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Topic: Reason for operator precedence
Replies: 15   Last Post: Mar 15, 2006 8:56 AM

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 matt271829-news@yahoo.co.uk Posts: 2,136 Registered: 1/25/05
Re: Reason for operator precedence
Posted: Mar 14, 2006 9:39 AM

briggs@encompasserve.org wrote:
> In article <1142342196.542632.294210@i39g2000cwa.googlegroups.com>, matt271829-news@yahoo.co.uk writes:
> >
> > Tony wrote:

> >> Hi all.
> >>
> >> Hope this isn't a silly question.
> >>
> >> I was wondering what the reason is for having multiple levels of operator
> >> precedence?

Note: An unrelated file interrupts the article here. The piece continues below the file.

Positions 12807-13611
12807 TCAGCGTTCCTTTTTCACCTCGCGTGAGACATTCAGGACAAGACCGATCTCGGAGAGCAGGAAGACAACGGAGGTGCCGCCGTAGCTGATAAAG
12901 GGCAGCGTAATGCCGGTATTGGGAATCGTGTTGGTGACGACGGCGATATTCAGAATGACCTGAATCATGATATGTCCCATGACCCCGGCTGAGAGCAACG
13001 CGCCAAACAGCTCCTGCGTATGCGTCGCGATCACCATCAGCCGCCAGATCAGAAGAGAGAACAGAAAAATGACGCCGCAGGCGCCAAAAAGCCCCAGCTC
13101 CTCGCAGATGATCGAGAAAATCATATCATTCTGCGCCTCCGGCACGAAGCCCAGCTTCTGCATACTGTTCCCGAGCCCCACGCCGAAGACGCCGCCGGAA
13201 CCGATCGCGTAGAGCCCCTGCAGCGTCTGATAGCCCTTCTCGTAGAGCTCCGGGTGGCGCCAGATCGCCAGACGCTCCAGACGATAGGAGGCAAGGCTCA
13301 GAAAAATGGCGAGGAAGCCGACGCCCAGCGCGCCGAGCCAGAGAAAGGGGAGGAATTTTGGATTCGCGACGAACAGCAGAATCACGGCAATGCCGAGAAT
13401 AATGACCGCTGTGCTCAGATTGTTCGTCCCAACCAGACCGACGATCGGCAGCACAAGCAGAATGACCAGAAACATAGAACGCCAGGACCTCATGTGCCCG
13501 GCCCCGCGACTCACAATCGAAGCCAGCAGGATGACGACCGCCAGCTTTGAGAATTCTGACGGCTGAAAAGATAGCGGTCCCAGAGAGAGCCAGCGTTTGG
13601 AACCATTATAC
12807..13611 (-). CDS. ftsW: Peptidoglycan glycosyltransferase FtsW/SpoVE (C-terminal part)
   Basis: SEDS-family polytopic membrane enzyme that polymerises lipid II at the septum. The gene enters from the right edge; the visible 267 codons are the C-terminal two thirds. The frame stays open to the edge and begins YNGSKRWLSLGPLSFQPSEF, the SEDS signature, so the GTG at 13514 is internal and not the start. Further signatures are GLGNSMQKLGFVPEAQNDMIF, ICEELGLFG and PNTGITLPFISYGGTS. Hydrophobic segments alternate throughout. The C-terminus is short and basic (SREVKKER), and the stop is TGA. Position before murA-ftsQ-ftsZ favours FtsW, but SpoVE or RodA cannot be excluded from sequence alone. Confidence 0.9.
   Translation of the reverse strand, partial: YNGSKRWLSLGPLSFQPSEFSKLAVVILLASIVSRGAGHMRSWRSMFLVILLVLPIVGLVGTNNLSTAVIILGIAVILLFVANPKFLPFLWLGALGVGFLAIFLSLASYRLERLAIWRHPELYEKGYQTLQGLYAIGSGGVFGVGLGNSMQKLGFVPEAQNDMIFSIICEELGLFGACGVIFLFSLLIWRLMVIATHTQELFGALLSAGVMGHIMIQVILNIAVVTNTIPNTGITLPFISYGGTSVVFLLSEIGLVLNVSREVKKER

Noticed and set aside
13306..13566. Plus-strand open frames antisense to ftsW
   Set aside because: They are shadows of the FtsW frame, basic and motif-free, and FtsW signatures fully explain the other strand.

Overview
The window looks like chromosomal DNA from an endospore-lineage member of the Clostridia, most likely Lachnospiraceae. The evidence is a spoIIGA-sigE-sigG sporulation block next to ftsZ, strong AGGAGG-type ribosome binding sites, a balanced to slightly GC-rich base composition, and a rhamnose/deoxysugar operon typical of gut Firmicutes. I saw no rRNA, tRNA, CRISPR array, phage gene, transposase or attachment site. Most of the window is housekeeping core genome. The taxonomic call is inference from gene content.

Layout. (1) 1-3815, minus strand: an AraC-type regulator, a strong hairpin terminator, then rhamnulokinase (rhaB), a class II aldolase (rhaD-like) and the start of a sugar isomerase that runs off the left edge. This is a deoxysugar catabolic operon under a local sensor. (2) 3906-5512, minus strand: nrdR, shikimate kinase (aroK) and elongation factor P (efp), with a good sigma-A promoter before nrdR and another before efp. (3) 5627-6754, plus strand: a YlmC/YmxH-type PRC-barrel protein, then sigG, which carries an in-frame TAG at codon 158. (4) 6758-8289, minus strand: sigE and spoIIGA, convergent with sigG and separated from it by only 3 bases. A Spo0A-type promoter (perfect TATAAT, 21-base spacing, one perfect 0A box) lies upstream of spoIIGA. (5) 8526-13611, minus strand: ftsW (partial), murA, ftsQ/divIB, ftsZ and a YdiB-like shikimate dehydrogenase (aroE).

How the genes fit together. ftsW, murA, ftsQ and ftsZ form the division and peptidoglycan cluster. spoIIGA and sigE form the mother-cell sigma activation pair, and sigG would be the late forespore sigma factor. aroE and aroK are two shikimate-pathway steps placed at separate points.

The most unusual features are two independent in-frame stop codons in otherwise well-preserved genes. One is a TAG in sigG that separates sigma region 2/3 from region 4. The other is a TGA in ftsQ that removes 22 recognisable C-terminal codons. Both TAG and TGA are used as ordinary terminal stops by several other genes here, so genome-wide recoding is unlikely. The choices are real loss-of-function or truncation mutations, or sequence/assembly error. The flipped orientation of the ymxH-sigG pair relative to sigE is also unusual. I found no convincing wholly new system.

> >>
> >> Phrased another way, why is it that we don't just evaluate everything from
> >> left to right?
> >>
> >> Having multiple levels of precedence obviously adds complexity, so I assume
> >> there must be some payback. However, I don't see what it is.
> >>

> >
> > As far as addition/subtraction vs multiplication/division is concerned,
> > one reason is to ensure that the distributive property of
> > multiplication works sensibly. For example, we want 3*(4 + 6) = 3*4 +
> > 3*6 = 3*(6 + 4) = 3*6 + 3*4.

>
> Remember that what we're talking about here is merely a notational
> convention. It has nothing whatsoever to do with the distributive
> property of multiplication over addition.

And, to elaborate a bit more, I venture to disagree and suggest that
the convention *does* have to do with this property. I suggest that the
distributive property of * over + is one of the reasons - possibly the
main reason - why it is "natural" to view multiplication as "tighter"
than addition, and to want to interpret, say, 3*4 + 3*6 as (3*4) +
(3*6) rather than as ((3 * 4) + 3) * 6 or whatever.